Quinn having fun at Florida
Published: Thursday, November 15, 2012 at 6:30 p.m.
Last Modified: Friday, November 16, 2012 at 12:36 a.m.
Dan Quinn left behind a 10-year career in the NFL to become Will Muschamp's defensive coordinator at Florida. Now that Quinn's defense is starting to enjoy elite status, many are wondering how long it will be before he scoots back to the NFL.
Well, it may be a while.
At least that's the vibe Quinn sends out when he starts talking about his college coaching experience at Florida.
“I've had a blast doing it,” he said. “Where you get a chance to help these guys grow and develop so much, that's been one of the fun things for me.
“We're talking about a (Jonathan) Bullard or a (Dante) Fowler, or a guy like Omar Hunter or Jon Bostic. To help them develop and grow fast, those are the things I enjoy. And that's what is different.
“Both of them (UF and the NFL) are different and fun and still coaching, and it's what I love to do. But, the relationships of helping the guys (at UF) develop is something you certainly appreciate.”
The NFL certainly appreciates what Quinn is doing at UF. At the end of last season, Quinn turned down the opportunity to become the defensive coordinator of the Tampa Bay Buccaneers to return for a second season at Florida.
Given his extensive experience in the NFL with four different teams (Seahawks, Jets, Dolphins and 49ers), and what he's accomplished so far at UF, he's likely on the short list of defensive coordinator candidates for a lot of pro coaches and general managers.
Quinn was asked Wednesday if his time at UF has made him rethink where he wants to be in four or five years.
“Not as much in terms of trying to think too far ahead,” he said. “We move enough in this profession as it is. To be honest with you, I really enjoy it here, and enjoy working for Will. Basically, it's a good place. You can get good players here. We can win here. It's an easy place to like, if that makes sense.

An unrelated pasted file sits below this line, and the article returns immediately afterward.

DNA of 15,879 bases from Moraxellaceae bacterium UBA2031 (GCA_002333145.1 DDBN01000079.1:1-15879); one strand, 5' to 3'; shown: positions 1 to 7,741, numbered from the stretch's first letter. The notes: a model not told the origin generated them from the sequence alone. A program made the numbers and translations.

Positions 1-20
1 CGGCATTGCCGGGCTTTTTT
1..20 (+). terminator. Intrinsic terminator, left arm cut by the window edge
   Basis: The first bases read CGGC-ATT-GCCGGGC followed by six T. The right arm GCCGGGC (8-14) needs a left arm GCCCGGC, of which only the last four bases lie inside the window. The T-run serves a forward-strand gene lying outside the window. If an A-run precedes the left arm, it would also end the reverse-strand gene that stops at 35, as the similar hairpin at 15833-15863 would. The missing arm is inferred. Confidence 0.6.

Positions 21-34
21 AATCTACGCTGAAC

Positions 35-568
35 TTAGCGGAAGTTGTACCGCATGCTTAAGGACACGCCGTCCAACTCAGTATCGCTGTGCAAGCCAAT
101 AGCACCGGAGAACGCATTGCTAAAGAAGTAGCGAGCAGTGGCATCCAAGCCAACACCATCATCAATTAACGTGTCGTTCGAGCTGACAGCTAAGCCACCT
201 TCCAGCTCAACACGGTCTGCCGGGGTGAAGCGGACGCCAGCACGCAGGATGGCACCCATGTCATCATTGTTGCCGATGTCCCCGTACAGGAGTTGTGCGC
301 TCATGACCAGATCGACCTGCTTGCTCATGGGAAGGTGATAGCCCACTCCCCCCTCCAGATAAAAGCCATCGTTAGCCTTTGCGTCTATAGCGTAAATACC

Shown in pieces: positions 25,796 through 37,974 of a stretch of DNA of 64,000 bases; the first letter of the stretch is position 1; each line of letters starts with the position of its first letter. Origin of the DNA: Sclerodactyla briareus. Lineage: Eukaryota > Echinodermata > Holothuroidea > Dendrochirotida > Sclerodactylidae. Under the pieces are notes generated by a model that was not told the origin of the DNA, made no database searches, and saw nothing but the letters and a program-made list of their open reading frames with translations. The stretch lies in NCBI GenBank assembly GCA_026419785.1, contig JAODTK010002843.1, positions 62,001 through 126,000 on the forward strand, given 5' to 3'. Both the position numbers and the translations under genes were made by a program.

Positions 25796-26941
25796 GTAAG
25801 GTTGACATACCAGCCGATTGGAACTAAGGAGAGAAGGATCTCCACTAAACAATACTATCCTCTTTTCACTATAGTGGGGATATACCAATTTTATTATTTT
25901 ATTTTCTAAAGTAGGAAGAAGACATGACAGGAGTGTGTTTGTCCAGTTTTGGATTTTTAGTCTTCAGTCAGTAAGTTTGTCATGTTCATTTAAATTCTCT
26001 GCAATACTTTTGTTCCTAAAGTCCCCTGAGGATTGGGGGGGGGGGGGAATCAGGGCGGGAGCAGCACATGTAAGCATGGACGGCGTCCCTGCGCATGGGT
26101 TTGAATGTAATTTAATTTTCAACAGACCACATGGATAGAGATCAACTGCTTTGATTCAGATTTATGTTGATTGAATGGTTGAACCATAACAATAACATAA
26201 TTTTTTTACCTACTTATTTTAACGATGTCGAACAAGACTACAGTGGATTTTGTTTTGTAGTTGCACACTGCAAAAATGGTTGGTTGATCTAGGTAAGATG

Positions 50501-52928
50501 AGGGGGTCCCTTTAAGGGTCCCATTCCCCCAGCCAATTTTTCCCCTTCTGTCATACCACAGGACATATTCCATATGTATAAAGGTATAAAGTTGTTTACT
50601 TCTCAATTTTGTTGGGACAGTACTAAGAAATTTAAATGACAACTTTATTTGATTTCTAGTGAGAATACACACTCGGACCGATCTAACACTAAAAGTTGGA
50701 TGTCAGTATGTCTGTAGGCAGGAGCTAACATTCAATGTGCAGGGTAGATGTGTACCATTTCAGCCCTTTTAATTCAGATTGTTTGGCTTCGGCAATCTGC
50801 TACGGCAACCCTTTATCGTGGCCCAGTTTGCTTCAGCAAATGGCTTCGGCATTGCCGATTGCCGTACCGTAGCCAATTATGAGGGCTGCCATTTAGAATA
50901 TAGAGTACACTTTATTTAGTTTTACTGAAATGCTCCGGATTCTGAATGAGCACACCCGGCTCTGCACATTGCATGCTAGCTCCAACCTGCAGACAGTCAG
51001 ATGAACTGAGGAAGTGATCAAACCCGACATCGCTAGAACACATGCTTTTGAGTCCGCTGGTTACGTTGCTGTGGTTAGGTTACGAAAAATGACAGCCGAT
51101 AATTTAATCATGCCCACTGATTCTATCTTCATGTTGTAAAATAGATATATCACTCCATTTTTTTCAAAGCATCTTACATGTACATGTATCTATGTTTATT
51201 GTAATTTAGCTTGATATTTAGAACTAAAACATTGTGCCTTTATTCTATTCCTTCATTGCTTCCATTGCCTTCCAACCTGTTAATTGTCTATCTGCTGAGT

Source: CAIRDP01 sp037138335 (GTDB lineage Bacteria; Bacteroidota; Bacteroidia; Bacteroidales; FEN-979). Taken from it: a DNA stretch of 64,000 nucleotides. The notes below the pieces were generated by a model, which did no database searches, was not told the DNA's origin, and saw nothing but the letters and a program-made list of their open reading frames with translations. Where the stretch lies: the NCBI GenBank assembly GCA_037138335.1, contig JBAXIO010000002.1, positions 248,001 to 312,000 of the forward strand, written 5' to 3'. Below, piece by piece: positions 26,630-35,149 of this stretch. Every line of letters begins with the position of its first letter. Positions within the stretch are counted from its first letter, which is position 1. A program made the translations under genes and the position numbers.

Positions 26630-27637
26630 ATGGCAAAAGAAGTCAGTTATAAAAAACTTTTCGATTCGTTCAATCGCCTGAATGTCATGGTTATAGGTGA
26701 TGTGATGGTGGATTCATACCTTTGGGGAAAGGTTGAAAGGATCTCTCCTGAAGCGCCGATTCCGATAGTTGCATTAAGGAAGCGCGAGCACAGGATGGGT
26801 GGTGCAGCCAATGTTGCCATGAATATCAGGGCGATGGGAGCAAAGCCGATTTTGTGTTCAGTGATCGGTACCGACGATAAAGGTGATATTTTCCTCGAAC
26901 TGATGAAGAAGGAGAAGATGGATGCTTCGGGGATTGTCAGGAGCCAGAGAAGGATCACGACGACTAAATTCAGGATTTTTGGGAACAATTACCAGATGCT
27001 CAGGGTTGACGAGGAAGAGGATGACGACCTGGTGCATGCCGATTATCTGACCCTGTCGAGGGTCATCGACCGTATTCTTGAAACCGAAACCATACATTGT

“I don't know how to say it in a better way. Part of the reason I decided to come here was, one, I wanted to work with Will. Two, I thought if it was going to be in a college setting, I'd want to do it where you could really have a chance to win. And, certainly, this place you can do that.”
The opportunity to develop players, and help them possibly get to where he came from, the NFL, seems to be the part of his job Quinn is enjoying most.
At Florida, there is plenty of promising talent, young and old, to work with.
Several of the veteran players appear to have made great strides under Quinn and his staff, including senior middle linebacker Jon Bostic, senior safety Josh Evans, junior safety Matt Elam and junior defensive linemen Sharrif Floyd and Dominique Easley.
Elam and Floyd are now considered possible early departures for the NFL. Some draft experts have Floyd going in the first round if he comes out. Many are projecting Elam could could go as high as the third round.
Quinn said two of the most improved players on defense are Elam and Evans, the two safeties.
“(Evans) definitely,” Quinn said. “As far as Matt, one of the things that shows is the explosive plays, the explosive hits in terms of taking on blocks and defeating blockers and hitting ball carriers.
“He's a good blitzer. The closer he gets to the line, the more plays he makes. One of the things that jumps out is he is a physical tackler. Those are some of the things that jump out in his game.
“Hopefully, I'm not having that discussion (about replacing Elam after this season). I don't think I will.”
Quinn said two of the younger players who are developing at a relatively rapid rate are true freshmen defensive ends Dante Fowler Jr. and Jonathan Bullard, whose playing time has steadily increased this season.
Bullard has started two games and Fowler one.
“One of the things that's impressed me most about our two (freshman) defensive ends is they keep improving,” Quinn said. “First, where do I line up and how do I get in my stance to play? Now, how can I impose my will on this play?
“That's what you're seeing more of from them. It's more comfort in the scheme to know exactly what the blocks look like and what plays might likely happen based on the sets. We will continue to see those guys improve.
“That's why, for me, it's fun coaching in college. You can see the improvement happen fast.”
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